Also known as the Leading Entrepreneur Accelerator Platform Market, the LEAP Market was introduced by Bursa Malaysia in mid 2017 as an opportunity for Small and Medium Enterprises (“SMEs”) to raise capital and enhance their visibility in the capital market, albeit not being able to attain criteria for listing on the Main Market and the ACE Market. In short, the LEAP Market is catered for all companies which are public companies registered in Malaysia. SMEs which are seeking to list their companies on the LEAP Market are essentially raising funds from sophisticated investors, which are entities with net assets exceeding RM10 million or individuals with net personal assets exceeding RM3 million or whose gross annual income exceeds RM300,000.
The LEAP Market is pivoted upon three guiding principles, namely cost efficiency, appropriate regulations for SMEs and a qualified market for sophisticated investors. As opposed to advisers in the Main Market and the ACE Market which are restricted to only investment banks and certain securities firms, the advisers in the LEAP Market extends to other firms which hold Corporate Finance Adviser licenses regulated by the SC, such as boutique advisory firms. Resembling the ACE Market in being a sponsor-driven market, some believe that the LEAP Market is slightly distinguishable in that it is sponsor-driven on a “light-touch” basis.
In order for SMEs to list on the LEAP Market, they must first be a public company incorporated in Malaysia, have a clearly identifiable core business and attain the suitability assessment by an approved adviser. The approval process by Bursa Malaysia usually takes about three to four weeks. Upon admission to the LEAP Market, there must be a minimum shareholding spread of 10% of the company’s ordinary shares. There will also be a moratorium on the promoters’ shares 12 months from the date of admission into the LEAP Market. Upon cessation of the 12 month moratorium, the promoters must retain at least 45% of the entire issued share capital of the company for another 36 months.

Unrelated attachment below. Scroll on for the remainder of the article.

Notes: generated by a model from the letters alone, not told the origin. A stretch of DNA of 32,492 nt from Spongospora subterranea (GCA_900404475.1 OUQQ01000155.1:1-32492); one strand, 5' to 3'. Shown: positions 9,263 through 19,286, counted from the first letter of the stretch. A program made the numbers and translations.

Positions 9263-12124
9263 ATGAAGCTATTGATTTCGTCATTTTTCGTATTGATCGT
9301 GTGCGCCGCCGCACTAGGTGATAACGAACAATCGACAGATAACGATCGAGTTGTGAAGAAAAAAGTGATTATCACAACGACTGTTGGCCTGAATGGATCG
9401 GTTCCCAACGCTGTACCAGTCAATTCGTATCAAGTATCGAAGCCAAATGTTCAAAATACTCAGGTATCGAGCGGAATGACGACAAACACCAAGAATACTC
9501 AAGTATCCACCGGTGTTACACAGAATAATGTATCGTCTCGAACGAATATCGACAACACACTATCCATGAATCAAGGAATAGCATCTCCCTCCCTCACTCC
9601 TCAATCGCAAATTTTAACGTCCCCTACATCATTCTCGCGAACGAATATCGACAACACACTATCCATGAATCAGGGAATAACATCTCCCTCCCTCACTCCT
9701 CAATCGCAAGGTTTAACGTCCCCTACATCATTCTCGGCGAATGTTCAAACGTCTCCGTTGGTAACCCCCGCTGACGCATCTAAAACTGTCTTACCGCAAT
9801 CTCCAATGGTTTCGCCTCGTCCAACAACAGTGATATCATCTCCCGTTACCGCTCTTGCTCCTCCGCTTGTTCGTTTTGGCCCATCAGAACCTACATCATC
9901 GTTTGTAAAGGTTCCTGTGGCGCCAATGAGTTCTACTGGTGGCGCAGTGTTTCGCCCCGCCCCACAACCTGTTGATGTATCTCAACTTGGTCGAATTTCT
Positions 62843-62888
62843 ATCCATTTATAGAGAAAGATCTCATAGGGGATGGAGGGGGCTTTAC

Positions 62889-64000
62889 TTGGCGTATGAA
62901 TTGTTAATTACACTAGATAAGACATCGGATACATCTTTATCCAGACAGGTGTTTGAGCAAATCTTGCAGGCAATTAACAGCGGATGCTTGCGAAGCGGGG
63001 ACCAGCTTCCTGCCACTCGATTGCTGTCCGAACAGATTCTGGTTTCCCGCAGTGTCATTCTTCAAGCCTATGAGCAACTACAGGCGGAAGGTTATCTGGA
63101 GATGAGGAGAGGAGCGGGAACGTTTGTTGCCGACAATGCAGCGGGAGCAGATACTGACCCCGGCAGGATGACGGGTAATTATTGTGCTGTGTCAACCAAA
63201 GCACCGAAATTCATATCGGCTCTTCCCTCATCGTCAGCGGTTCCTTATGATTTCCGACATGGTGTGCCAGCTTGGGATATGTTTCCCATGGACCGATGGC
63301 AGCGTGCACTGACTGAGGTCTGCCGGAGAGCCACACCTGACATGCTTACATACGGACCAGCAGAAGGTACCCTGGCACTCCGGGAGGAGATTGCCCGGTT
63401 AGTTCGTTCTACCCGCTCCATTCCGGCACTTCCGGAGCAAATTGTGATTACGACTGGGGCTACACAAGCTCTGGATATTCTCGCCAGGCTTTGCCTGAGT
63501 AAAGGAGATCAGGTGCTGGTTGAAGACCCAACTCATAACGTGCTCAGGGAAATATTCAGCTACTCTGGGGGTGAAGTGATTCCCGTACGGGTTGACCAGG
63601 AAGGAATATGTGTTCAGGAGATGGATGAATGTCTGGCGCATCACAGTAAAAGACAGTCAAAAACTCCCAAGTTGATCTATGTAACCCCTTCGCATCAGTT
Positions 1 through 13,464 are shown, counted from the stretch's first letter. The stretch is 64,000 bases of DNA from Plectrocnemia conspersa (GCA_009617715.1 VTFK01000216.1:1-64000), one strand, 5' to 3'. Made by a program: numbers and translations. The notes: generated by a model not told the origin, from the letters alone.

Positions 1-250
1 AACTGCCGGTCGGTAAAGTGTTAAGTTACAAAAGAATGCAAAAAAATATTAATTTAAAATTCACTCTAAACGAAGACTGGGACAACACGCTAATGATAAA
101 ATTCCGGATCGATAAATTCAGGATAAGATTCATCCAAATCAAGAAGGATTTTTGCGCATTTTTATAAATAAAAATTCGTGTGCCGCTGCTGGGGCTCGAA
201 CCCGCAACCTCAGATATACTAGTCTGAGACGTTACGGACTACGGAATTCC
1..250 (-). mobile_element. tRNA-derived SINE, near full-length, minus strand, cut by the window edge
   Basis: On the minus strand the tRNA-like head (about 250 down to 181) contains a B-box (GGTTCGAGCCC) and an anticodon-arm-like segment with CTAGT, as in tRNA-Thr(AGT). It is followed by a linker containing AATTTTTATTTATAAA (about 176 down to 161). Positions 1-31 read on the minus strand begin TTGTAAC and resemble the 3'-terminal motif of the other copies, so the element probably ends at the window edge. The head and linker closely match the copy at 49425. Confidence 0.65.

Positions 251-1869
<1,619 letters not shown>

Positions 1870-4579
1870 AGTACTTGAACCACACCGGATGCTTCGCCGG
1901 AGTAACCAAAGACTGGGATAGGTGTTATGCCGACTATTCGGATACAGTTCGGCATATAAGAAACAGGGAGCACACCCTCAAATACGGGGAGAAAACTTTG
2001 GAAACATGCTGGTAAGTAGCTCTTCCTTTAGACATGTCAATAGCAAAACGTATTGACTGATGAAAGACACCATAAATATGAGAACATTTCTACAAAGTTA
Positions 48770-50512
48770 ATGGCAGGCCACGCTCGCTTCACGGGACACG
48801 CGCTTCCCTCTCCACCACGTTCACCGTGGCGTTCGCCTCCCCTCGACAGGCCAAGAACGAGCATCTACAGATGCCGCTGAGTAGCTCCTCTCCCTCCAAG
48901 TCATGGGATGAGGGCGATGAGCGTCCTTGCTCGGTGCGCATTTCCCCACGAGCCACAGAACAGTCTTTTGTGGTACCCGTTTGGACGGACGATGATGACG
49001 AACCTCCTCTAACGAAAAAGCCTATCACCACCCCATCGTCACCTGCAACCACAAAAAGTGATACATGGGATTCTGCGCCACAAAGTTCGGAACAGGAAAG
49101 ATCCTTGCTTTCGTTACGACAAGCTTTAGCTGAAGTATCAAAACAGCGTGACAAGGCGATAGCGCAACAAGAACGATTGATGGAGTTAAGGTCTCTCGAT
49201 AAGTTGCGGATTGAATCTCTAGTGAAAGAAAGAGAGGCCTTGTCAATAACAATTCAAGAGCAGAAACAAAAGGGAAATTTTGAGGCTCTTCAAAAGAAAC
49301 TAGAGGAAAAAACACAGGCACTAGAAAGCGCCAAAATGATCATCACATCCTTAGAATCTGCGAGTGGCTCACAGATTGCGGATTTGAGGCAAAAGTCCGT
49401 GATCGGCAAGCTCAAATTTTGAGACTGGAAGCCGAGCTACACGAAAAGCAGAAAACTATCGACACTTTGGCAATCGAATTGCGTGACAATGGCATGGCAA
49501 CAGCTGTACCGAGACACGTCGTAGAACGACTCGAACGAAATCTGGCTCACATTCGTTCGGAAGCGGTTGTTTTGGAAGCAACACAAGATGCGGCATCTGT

In short, the listing process is divided into seven (7) stages, namely the pre-submission, submission, regulatory approval, post-approval, IPO launch, listing and post-listing. At the pre-submission stage, advisers are appointed and due diligence is conducted. The prospectus and regulatory submissions are also prepared. For the purposes of entry into the LEAP Market, an Information Memorandum (“IM”) is required in lieu of the prospectus. It bears mentioning that the listing application alongside the prospectus should be submitted for approval no later than six (6) months from the financial year end of the company. Regulatory approval comes into play when the prospectus is subject to public exposure and queries from the approving authority. Once the prospectus is being approved and updated, it will be registered with the SC and lodged with the Companies Commission of Malaysia (“SSM”). At the IPO launch, the prospectus will be launched to the public and there will be roadshows to market the company’s shares. Last but not least, listing onto the Bursa exchange will take place.
To conclude, IPO is seen as a platform to assist companies to “ace the market” by “leaping itself” into the Malaysian stock exchange. With the three markets catering to businesses of various sizes, some may say that the IPO is pretty much similar to the boxing scene where there are heavy weight, middleweight and light weight categories. Throughout the assessment of an IPO application, there are vigorous internal challenge processes in place to ensure thoroughness, consistency, transparency and accountability, to which the companies eyeing an IPO shall ensure their best to meet them.
Uploaded on 17 November 2020